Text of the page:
It’s a form of prison-like sentence, essentially. Their liberty and agency is effectively removed by forcing them to live in an allocated place that is not of their choosing. Sometimes these are literally prison-like places, such as former barracks surrounded by barbed wire with a lockable gate or a floating hulk. Or they are forced to share rooms with other inmates. And we allow them so little money they can do nothing. They cannot work or study or even volunteer. And they are kept like this for years on end.
Personally, I’d like to see asylum support increased and asylum accommodation improved. But if asylum seekers are only exposed to those appalling conditions for a short time then it is at least less disastrous than at present.
So the first thing I’d suggest is: stop treating them like that for such long periods. Make quicker decisions. It would free up a huge amount of money within the Home Office budget, be far better for refugees and it would also be far better for British society.
If decisions cannot be made quickly — within about 6 months — then another alternative would be to allow asylum seekers to work. This is not just cheap in the sense that it costs nothing. It also saves asylum support costs and generates tax revenues. There’s a big campaign to allow asylum seekers to work but to my mind very quick decisions is a better solution.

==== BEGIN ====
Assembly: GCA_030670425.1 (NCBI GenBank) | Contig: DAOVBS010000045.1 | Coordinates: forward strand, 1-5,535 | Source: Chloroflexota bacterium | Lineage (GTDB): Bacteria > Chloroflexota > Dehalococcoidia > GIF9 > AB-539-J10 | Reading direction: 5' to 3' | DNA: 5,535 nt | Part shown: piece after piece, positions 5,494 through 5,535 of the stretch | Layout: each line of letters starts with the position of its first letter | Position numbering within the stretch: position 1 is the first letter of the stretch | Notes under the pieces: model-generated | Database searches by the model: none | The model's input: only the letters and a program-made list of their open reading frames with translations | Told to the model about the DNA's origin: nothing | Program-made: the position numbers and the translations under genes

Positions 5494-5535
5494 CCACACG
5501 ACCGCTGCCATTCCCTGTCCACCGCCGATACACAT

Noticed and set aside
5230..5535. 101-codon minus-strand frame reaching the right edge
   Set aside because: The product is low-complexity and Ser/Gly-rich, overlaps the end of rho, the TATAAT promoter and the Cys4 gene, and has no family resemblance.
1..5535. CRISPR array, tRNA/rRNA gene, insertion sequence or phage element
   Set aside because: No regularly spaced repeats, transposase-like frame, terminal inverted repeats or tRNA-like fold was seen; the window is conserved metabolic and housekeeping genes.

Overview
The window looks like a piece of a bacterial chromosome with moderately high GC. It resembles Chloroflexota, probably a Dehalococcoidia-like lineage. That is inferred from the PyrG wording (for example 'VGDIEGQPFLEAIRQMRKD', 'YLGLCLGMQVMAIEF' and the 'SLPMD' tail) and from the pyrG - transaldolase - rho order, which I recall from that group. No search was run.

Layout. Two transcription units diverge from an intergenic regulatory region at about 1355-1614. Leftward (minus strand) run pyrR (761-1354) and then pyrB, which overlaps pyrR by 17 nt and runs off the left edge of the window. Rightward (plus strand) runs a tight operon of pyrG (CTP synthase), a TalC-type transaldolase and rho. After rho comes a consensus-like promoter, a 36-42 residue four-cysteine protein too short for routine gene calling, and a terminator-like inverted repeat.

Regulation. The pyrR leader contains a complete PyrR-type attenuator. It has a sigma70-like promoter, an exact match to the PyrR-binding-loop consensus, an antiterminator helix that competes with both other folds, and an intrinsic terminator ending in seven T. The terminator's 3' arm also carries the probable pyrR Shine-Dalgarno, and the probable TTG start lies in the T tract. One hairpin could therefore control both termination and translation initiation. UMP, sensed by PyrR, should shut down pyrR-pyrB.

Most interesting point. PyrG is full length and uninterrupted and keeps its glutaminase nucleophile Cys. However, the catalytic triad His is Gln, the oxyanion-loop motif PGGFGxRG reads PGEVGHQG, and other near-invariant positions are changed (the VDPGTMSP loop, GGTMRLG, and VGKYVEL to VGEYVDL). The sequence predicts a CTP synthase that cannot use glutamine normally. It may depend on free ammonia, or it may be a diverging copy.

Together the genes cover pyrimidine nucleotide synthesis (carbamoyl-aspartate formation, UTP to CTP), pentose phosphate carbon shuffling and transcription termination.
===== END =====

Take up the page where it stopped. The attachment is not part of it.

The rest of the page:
As an aside, allowing asylum seekers to work isn’t the same as them actually finding work. Employers might well be reluctant to offer work to people who might be refused asylum and banned from further work at any time. Jonathan Thomas at the Social Market Foundation recently published an interesting report looking at the issue: The sound of silence: Rethinking asylum seekers’ right to work in the UK. It’s an interesting report but to my mind Jonathan overthinks this one. Rapid decisions cuts through a lot of the issues and is a better, much more politically palatable solution. His discussion of whether failed asylum seekers who have found jobs might be allowed to continue working as a means of encouraging employers to take them on in the first place is interesting. It’s probably not very realistic given that it would even further undermine voluntary departures, though. Enforced removals and voluntary departures of failed asylum seekers — there are comparatively few of them these days because of the high grant and appeal success rates — are likely to be a major focus for a new government, I’d have thought.
A lot of people just don’t care about refugees. In fact, many think that they should be treated badly. They welcome headlines about barges and homeless refugees. Perhaps this is because they think it will deter others. Perhaps they think it will persuade some to leave. Perhaps they think probationary members of our society should be subject to a sort of socio-economic hazing process to test their mettle. Perhaps it is because they just don’t like refugees or the colour of their skin or their religion.
But causing refugees such harm with such deleterious long-term consequences for their integration and then allowing them to stay long-term seems like the worst of all possible worlds.
After a bit of time off over the summer, I put this article together quickly because it is timely. There has been a sudden and rapid increase in positive decisions and, because of Home Office poor practice, concomitant increase in refugee homelessness. I promise I’ll get back to the series on family immigration policy shortly, though!